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Soccer Standout Casey Schmidt Envisions Career in Foreign Service

October 22, 2000|Eric Sondheimer

Casey Schmidt is destined to travel around the world, whether it be as a professional soccer player or foreign diplomat.

He's 19 and in the midst of a never-ending adventure. Rarely does he let a day pass without challenging his mind or stirring his soul.

For a teenager who grew up in Newbury Park and lived a simple life of surfing, playing soccer and hanging out with friends, Schmidt is transforming himself into a worldly young man determined to make a difference on and off the field.

As a sophomore forward at Boston College, he has become one of the best soccer players on the East Coast. He leads the Eagles with seven goals and two assists. Twice this season, he has been selected the Big East Conference offensive player of the week.

But Schmidt's growth away from sports is far more intriguing. After soccer, he wants to be involved in foreign service.

"That's my passion--talking with people, straightening things out and making sure everyone has happiness in their life," he said.

Who is more qualified to solve world disputes than someone who has never received a red card in 13 years of playing soccer?

He's a political science major who can talk passionately about sports or political affairs. When his eight roommates are watching ESPN on the big-screen television in their apartment, Schmidt is frequently banished to another room so he can view CNN and find out what world crisis Secretary of State Madeleine Albright is working on.

He has interned for a Boston think tank, the Institute for Defense and Disarmament Studies. He plans to take Russian next semester and study Eastern Europe.

He wants to travel to Washington D.C. and see foreign embassies. He reads the Boston Globe and New York Times, and not just the sports pages. His goal is to attend the Monterey Institute of International Studies in Northern California.

On weekends, he goes to downtown Boston, joining hundreds of other college students walking the Freedom Trail, exploring the happenings around Quincy Market and Faneuil Hall, observing, listening and meeting new people.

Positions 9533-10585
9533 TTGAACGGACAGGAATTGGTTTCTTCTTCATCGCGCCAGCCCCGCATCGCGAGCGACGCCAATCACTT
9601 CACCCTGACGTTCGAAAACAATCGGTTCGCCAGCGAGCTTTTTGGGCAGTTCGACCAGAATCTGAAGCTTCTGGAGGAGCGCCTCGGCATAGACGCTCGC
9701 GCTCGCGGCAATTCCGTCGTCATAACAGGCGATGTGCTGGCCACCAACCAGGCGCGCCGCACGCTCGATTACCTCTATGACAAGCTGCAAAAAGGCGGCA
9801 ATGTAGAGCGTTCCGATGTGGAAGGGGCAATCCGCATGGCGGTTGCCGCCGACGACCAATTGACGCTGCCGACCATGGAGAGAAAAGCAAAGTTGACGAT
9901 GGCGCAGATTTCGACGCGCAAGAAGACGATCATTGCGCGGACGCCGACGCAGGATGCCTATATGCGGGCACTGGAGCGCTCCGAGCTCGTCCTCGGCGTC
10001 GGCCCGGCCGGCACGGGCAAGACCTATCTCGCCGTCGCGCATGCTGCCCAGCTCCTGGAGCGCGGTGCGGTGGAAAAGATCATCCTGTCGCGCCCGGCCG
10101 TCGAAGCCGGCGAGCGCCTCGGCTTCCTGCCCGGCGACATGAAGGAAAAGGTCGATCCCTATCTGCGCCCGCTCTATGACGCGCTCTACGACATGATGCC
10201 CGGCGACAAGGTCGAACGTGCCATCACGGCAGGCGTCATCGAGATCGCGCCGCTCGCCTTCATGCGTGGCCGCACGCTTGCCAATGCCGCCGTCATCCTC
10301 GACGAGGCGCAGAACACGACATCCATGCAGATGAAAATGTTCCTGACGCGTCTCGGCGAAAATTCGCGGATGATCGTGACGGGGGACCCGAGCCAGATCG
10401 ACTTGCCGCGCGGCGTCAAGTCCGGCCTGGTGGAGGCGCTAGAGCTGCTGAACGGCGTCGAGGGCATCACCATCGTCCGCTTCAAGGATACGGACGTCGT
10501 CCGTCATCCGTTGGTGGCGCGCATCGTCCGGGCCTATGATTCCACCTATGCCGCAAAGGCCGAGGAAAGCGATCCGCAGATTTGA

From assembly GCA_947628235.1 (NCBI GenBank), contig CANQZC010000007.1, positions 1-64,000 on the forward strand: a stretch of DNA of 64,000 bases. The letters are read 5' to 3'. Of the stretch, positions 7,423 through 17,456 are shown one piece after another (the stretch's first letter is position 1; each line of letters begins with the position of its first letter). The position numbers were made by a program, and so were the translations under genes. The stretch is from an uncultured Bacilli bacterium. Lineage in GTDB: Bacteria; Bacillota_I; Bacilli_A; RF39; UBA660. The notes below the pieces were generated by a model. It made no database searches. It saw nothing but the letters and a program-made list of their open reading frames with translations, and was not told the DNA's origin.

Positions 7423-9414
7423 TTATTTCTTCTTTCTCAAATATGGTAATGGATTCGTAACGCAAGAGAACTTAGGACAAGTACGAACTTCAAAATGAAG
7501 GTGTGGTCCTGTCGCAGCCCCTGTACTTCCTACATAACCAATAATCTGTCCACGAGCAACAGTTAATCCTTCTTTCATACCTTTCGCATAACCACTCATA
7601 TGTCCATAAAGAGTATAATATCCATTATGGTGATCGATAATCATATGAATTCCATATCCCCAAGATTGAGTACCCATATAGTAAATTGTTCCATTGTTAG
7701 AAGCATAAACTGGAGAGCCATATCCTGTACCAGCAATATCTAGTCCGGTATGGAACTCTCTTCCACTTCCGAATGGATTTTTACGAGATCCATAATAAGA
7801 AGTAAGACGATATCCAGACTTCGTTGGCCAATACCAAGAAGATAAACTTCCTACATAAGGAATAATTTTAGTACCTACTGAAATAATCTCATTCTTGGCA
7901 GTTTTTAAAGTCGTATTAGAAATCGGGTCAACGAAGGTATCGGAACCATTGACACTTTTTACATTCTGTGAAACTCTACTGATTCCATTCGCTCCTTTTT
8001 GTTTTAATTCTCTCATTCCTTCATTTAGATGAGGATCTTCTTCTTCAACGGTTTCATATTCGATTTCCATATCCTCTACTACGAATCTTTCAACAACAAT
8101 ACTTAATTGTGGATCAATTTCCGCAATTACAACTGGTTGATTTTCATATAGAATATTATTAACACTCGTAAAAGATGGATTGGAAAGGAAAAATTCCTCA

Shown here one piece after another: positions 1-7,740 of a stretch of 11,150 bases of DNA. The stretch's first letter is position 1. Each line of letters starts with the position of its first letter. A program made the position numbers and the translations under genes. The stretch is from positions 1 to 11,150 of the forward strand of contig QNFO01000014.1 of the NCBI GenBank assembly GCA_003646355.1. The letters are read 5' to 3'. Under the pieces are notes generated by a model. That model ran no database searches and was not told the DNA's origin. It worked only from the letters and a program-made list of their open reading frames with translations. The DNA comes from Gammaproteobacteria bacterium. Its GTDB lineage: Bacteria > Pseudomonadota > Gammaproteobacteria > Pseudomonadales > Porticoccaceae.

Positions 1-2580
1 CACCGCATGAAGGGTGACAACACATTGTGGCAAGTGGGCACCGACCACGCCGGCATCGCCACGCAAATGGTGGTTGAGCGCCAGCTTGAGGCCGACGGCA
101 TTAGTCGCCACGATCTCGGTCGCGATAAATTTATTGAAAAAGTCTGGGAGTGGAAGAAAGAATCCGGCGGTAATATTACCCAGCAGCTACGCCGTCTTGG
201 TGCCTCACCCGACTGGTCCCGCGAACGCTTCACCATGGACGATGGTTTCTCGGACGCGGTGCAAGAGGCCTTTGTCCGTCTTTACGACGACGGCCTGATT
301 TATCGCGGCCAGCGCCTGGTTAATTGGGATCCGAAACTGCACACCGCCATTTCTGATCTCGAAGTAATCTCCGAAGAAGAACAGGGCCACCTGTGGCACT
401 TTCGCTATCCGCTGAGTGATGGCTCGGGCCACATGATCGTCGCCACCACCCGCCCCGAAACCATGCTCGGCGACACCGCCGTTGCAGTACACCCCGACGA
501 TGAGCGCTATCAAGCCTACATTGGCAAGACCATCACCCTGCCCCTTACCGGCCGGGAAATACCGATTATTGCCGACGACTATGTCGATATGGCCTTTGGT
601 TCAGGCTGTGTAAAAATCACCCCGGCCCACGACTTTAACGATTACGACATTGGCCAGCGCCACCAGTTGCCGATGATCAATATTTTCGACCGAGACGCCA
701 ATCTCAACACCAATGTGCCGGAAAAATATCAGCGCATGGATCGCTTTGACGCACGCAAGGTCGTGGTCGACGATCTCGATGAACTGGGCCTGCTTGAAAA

"It's so different than back home," he said. "There's so much to do as opposed to the beach every day. It's so cool. I really can't believe how much I've changed being in school 3,000 miles away from home facing all these challenges."

He left behind family and friends, not to mention the sun.

"I love to be in shorts, a T-shirt and sandals all the time," he said. "You can't really do that with two feet of snow outside."

But what California surfer boy would pass up the chance to surf while it snows? That's what Schmidt encountered last February in New Hampshire.

"That was a very unique experience," he said. "It was very, very weird."

This summer, Schmidt spent a month living in Brazil and training with a professional soccer team. He tried out his Portuguese and worked on his diplomacy.

"It was the most amazing experience," he said. "There are so many good and bad experiences traveling alone. You learn a lot about yourself. I ran into some trouble because of a language barrier and cultural barrier. I had to find ways to get out of conflicts using other people."

In one incident, Schmidt was confronted by a gang member who pulled a knife.

"They assumed I had a lot of money and attempted to rob me," he said. "I didn't know what he was saying and there was a restaurant across the street. He made a gesture to stab me, dropped the knife and I ran into the restaurant."

Then there was the time he got lost in Brazil after being given wrong directions and taking the wrong bus. He had only $5 and there were no ATMs in sight. What's a future American diplomat to do?

Negotiate, of course.

"I had to negotiate to let the bus drivers let me get on the bus," he said.

He ended up with 55 cents in his pocket but made it home, safe and secure. It was another test that will prepare him for the future.

He has not reached his limit in soccer. He was the No. 1 forward in the region his senior year at Newbury Park High in 1999. As a freshman at Boston College, he was named to the Big East all-rookie team after scoring 11 goals. He's a member of the under-20 U.S. national team pool.

"It's definitely my ultimate passion," he said. "I want to play professional soccer more than anything. I'm working so hard and I know I have the ability to do it."

Life's experiences continue to pull Schmidt in many directions.

"He's always been that way since he was a little kid playing in the backyard full of energy," said his father, Jim, a professor at Cal Lutheran.

At 5, Casey was given a plot of land in the backyard by his father.

"This is your land and you can build anything you want," Jim told him.

Soon, Casey had a pick, shovel, wheelbarrow and was creating his own little world.

"I have a very adventurous personality," he said. "There's always so much I want to accomplish and experience."


Eric Sondheimer's column appears Wednesday and Sunday. He can be reached at (818) 772-3422 or

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